Anne-Sophie at UEA

Three years of my life as an EU student of English Literature at the University of East Anglia,England.

Being a Volunteer Translator for Banana Link

Banana Link

I am in my second year of university and now is time for me to think seriously about my future career, internships and work experience. I first heard about Banana Link in February last year during Global Opportunities Week – an event taking place on campus with employers looking for volunteers and advertising for internships. A number of events were about careers using language, which sounded like a good opportunity for me. I have known for a while that I would love to be a translator or at least to find a job that involves some translation. Since I was only in first year at the time, someone directed me towards Banana Link, a co-operative based in Norwich that works closely with banana and pineapple workers in Latin America, the Caribbean and Africa to improve their working and living conditions.

A volunteer told me they were looking for French and Spanish translators – and I therefore applied as soon as possible. It was a great opportunity for me to practise translation and I thought it would look nice on my CV if I had gained experience. I passed the translation test and have officially been a volunteer for Banana Link since June!

BananaLink1

This job is really convenient for me or students in general: you can work at home and for as many hours as you want, so there is no need to worry about it taking up too much of your precious time (especially while you have a lot of university work). They do not always have texts to translate and, when they do, they send an email to all the translators asking who can and want to do it. There is a deadline but you’re usually given a few days to do it so you never really feel under pressure to do anything!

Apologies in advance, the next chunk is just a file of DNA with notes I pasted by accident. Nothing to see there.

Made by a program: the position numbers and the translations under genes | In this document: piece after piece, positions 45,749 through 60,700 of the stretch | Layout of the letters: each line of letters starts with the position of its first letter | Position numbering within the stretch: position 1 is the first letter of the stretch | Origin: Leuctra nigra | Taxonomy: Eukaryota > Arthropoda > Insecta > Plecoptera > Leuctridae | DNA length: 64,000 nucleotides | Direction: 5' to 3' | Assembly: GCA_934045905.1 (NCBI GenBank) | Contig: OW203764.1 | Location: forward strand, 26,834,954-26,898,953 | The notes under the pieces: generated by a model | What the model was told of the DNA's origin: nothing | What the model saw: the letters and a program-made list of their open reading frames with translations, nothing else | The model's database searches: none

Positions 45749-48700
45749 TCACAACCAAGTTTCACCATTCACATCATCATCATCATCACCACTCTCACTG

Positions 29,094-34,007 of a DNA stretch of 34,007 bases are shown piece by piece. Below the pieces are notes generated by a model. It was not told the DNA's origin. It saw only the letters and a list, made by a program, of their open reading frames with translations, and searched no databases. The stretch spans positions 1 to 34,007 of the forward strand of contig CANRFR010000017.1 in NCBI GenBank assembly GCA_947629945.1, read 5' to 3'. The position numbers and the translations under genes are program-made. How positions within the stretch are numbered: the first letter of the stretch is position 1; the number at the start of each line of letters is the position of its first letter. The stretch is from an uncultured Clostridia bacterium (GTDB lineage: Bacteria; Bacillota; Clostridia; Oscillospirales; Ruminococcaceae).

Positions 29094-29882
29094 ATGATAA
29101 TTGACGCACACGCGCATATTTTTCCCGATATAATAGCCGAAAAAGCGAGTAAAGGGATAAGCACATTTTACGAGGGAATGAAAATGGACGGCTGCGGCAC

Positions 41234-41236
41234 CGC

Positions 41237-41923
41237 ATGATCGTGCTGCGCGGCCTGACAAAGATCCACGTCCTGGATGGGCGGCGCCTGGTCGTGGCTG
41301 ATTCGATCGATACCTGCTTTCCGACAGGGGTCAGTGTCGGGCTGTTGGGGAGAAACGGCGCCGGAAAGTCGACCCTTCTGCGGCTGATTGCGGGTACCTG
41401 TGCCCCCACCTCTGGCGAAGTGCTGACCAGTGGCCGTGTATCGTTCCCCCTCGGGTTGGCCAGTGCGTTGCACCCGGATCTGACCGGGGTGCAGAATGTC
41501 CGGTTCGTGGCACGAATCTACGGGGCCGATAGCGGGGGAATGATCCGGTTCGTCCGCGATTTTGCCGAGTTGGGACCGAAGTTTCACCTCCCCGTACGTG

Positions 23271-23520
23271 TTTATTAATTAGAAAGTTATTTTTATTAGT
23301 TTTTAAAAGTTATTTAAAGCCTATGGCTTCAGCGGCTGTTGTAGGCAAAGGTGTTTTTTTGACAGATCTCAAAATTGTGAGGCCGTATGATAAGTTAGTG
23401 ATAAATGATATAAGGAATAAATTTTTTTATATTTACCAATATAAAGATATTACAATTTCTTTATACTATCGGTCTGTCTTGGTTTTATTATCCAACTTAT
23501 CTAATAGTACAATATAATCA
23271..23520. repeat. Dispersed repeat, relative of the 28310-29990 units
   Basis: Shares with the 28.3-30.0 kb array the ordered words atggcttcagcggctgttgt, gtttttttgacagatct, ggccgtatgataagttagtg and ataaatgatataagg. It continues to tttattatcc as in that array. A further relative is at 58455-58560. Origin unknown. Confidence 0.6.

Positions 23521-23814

I’d worked on literary translation a lot at college and university in France (and also as a hobby) but the translation at Banana Link is completely different. Literary and technical translation are two exercises that require completely different skills. While you often need to sound poetic and retain the effects of the original texts in literary translation, technical translation is more about getting each word right and remain as close as possible to the original piece.

So far, I have translated a couple of reports and Power Point presentations for Banana Link and I’ve struggled a lot with the technical terms I’d never in English or even in French! These words are often about the legal rights of workers, plantations but also laws and organisations that do not always have an official translation in French or that I simply do not know about. This is why translating for Banana Link has been an incredible opportunity for me to learn a lot, both in terms of translation but also on a human level about plantation workers in Africa.

My translation of a Power Point from English to French.

My translation of a Power Point from English to French.

To help their translators, Banana Link started working on a very long English/French/Spanish glossary with the technical words most commonly used such as plantation, supply chain, guidelines, World Banana Forum etc. Although most of these terms had been translation to Spanish, there wasn’t much in French. I have therefore set myself the task of translating the whole glossary into French during the summer break! It took a lot of time and research but I completed it. It’s been useful for me and will hopefully help other translators as well.

Banana Link also offers other types of volunteering opportunities in administration, communication and research so if you are interested in gaining valuable work experience, visit their website at http://www.bananalink.org.uk/.

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One comment on “Being a Volunteer Translator for Banana Link

  1. Fred
    20 October, 2015

    PARFAIT 😉

    Like

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